It used to be easier to file for bankruptcy in New Jersey than it is now. In 2005 they changed The Bankruptcy Abuse Prevention and Consumer Protection Act, which was designed to curb “abusive consumer bankruptcy filings”. Despite what many people say you definitely will need to have an attorney to file for bankruptcy in New Jersey. There are a lot of loopholes in the law, that you may miss. By just missing one of these you can end up owing a lot more than before you filed for bankruptcy in New Jersey.
The first thing you need to do to file for bankruptcy in New Jersey is get all of your papers together. By papers I mean your debt. You will need all of your credit card statements, every piece of paper that shows exactly what you own. You will then need to compile a list of your assets. What usually happens when you file for bankruptcy in New Jersey, is they will take a look at your assets and see what the value is. If there is enough value in your assets they will probably be sold off to pay for your debt.
Since this new law has been passed you can no longer just get rid of your debt by filling bankruptcy. You still have to pay at least a certain percentage of what you owe. Before you even think about filing bankruptcy you will want to take the time and ask your attorney, if this is the best option for you. If you are married then you will want to take the time and discuss the issue with your spouse. Make sure that you explore all of your options before you file for bankruptcy. What Chapter 7 bankruptcy actually does is permit debtors who have more debt than their non-exempt assets a way to get their debt paid. You will get to get those assets that are exempt.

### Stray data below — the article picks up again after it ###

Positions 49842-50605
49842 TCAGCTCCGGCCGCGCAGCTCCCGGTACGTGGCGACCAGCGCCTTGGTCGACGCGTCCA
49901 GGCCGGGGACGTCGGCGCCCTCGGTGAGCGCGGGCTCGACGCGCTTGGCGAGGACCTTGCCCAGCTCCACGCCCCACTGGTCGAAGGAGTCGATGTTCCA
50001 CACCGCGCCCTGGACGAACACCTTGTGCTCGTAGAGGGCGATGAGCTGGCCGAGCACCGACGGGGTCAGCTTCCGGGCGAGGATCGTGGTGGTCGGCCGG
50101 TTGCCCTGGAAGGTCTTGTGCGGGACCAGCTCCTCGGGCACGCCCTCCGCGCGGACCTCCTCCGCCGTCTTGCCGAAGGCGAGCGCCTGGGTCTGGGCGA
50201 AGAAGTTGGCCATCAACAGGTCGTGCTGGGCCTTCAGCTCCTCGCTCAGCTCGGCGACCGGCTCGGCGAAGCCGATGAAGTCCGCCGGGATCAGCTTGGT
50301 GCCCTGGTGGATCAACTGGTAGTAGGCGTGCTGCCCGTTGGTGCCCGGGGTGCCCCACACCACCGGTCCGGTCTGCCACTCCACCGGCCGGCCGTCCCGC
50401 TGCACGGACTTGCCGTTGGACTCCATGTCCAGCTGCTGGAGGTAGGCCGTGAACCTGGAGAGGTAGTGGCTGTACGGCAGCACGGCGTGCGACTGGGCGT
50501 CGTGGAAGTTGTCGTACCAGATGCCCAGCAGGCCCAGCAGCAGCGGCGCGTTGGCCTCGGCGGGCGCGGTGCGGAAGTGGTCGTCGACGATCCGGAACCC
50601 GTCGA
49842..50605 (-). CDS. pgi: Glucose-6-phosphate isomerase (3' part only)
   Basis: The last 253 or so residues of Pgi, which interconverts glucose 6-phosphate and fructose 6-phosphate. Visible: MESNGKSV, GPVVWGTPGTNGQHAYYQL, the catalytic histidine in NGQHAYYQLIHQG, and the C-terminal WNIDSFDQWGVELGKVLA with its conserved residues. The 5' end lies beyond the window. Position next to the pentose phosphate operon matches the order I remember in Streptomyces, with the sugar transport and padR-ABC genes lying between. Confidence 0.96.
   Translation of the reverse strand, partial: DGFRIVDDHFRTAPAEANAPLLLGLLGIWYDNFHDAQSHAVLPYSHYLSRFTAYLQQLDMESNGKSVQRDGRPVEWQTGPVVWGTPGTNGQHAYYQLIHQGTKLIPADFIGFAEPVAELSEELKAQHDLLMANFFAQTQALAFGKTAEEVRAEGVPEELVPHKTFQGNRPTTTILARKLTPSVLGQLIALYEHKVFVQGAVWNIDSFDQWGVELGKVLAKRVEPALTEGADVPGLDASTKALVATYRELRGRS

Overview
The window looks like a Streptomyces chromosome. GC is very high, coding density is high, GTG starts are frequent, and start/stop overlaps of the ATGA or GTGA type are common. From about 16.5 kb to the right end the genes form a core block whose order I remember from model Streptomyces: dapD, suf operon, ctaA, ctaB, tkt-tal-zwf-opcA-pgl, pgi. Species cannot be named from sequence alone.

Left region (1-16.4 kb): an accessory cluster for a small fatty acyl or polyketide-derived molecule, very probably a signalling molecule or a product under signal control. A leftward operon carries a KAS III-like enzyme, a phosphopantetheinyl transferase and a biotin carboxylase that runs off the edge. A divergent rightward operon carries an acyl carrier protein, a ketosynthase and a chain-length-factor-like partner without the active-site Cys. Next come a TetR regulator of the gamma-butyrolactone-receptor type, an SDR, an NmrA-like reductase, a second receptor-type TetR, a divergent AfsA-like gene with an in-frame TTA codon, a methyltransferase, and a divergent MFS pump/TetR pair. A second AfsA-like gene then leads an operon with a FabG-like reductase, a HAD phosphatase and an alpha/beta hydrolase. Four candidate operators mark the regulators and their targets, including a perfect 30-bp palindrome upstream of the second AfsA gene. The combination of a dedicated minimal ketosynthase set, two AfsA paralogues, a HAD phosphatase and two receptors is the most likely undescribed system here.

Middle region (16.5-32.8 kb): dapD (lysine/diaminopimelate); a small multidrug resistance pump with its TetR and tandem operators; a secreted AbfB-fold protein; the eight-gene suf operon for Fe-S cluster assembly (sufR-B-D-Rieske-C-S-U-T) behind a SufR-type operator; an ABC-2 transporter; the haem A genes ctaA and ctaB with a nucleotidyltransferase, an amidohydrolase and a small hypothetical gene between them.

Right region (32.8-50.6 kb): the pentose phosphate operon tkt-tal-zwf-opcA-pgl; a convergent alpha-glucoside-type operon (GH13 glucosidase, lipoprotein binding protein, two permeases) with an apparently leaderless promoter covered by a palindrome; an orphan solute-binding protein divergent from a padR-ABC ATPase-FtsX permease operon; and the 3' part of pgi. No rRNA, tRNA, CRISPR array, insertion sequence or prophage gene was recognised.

There are however some debts that you are not allowed to discharge. Such as alimony, maintenance or support. Or if the creditor files a complaint in the bankruptcy case. In addition your tax debts which have been incurred to pay federal taxes must be paid. Even court fines and penalties, such as motor vehicle surcharges and municipal and criminal court fines, must be paid. If you are married you can also file joint debt, just make sure your attorney agrees that this is the right course of action that will benefit the both of you.
Another thing to consider before you file for bankruptcy in New Jersey is your attorney’s fees. Go over this prior to you even discussing your bankruptcy case with your attorney. Make sure that you sign some type of agreement, that will clearly outline how much you must pay in fees for the attorney services.
The last piece of advice that I would like to share about how to file for bankruptcy in New Jersey is to make sure you read the fine print on every document that you sign. Even if your attorney says they have read it already, you should be aware of everything.